• 8 Years Ago
      And the best part about owning a collaboration (in this case a turbo DSM), is that Chrysler dealers will say "yeah, that thing has a V6, right?" and Mitsu didn't sell anything with a 4G63 turbo and AWD until the EVO VIII (by which time everything important on an early DSM had been replaced). Combined with the fact that Mitsu dealers go out of business here faster than you can drive away, break down, and come back (which is pretty fast), it's not a great situation.

      I'm just waiting for the Great Sport Compact Collector Market Boom of 2045, when a mint Civic Si will sell for a new record of $10,000,000,000.
      • 8 Years Ago
      Why no love for the LUV? Besides being a generic underpowered pickup truck, what was so bad? My grandpa owned one for his carpet business, and besides it getting stolen 4 or 5 times in L.A. it ran forever.

      On the other hand, my parents owned a Eagle Premiere. Athetically, a very nice car. Mechanically, well...I spent half my childhood sitting in the dealership with my mom waiting for it to be fixed. It was so bad that I was (and probably still am) forbidden to talk about it in front of my dad. The end result? Turned my parents off of American cars forever.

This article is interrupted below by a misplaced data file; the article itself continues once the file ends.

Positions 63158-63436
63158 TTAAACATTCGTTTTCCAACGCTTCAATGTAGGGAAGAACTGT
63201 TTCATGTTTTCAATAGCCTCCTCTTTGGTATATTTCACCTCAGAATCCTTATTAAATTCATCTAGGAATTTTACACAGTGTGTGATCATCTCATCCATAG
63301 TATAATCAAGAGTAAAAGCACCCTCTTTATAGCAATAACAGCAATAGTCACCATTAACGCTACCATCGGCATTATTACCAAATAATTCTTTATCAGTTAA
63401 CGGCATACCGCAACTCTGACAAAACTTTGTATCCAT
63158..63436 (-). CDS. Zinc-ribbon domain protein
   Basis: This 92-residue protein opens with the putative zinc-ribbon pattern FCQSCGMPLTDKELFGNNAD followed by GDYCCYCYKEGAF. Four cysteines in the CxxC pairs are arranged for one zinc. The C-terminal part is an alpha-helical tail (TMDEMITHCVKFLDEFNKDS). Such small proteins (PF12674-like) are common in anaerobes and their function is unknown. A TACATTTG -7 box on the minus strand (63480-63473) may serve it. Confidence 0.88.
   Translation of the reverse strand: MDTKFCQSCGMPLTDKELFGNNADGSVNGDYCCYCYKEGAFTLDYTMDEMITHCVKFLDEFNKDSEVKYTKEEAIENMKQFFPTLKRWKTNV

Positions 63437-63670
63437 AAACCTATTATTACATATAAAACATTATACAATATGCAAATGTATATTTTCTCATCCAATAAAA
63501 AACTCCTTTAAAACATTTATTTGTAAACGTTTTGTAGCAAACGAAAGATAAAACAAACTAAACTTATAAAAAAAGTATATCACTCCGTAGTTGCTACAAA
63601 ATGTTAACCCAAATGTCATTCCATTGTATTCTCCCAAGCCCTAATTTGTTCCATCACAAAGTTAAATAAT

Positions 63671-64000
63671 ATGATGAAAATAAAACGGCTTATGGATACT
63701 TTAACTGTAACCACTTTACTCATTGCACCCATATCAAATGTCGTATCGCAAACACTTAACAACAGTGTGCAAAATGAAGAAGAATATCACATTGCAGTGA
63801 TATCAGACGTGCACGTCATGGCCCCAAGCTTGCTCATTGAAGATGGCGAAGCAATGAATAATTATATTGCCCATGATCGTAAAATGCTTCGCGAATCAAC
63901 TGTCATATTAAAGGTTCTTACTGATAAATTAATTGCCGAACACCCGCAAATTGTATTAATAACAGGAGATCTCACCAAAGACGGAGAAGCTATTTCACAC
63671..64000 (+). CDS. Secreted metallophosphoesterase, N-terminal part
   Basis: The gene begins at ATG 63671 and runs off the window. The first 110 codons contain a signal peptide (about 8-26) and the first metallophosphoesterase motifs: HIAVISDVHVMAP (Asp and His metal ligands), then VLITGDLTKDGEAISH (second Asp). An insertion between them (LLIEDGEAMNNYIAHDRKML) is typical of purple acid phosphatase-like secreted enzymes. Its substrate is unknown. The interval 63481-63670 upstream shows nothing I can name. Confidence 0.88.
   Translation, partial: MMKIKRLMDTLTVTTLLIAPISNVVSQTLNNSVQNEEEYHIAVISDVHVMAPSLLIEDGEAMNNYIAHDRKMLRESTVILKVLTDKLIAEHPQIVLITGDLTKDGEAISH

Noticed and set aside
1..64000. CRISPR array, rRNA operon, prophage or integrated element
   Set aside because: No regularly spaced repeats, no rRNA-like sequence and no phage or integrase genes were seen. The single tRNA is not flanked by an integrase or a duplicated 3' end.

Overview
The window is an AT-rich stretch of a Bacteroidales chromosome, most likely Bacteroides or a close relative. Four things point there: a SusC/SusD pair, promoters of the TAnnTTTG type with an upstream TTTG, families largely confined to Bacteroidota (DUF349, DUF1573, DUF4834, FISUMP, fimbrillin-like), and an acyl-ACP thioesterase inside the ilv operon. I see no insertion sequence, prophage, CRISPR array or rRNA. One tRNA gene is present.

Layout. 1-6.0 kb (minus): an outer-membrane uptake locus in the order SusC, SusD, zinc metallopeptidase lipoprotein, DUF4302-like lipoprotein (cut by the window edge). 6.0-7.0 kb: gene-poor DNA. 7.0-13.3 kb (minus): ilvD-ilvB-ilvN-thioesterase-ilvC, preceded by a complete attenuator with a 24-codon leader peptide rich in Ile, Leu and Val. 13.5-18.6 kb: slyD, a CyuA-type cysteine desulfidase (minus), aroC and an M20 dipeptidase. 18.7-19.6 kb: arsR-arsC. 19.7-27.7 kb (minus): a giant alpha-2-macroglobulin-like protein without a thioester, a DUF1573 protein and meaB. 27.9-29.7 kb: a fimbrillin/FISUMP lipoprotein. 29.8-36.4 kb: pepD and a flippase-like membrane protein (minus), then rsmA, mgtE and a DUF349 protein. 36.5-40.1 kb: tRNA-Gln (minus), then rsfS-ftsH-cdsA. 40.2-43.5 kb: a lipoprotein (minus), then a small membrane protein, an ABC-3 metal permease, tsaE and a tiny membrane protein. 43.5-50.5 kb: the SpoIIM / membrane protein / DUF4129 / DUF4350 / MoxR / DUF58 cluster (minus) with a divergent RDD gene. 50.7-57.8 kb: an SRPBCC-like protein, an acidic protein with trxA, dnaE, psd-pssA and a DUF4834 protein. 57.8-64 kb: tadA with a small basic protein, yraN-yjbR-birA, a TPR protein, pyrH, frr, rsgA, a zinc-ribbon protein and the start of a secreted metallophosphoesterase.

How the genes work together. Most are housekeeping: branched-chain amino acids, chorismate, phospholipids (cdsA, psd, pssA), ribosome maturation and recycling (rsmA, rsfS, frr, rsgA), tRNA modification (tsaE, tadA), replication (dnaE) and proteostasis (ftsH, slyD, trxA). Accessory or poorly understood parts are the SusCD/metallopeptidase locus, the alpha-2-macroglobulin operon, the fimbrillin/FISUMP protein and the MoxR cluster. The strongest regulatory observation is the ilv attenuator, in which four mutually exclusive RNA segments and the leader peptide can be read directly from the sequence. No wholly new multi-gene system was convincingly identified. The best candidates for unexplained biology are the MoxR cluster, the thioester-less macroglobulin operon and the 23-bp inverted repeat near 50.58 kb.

• 8 Years Ago


      some iteresting comments here; well intentioned I'm sure, but way off.

      1) who can speak from personal experience about the Eagle Premier and Dodge Monaco (1988-1991)? I have one of each, both 1991s, and have owned eight. I bought the Premier as a parts car for the Monaco, but I'm still waiting to need something. the Monaco has 298,000 miles, still with the orignal engine and transmission. averages (V-6) around 30 MPG on the highway. still looks modern today. the engnine was a joint venture between Volvo, Peugeot, and Renault, and was used in the Delorean. it's quite indestructible.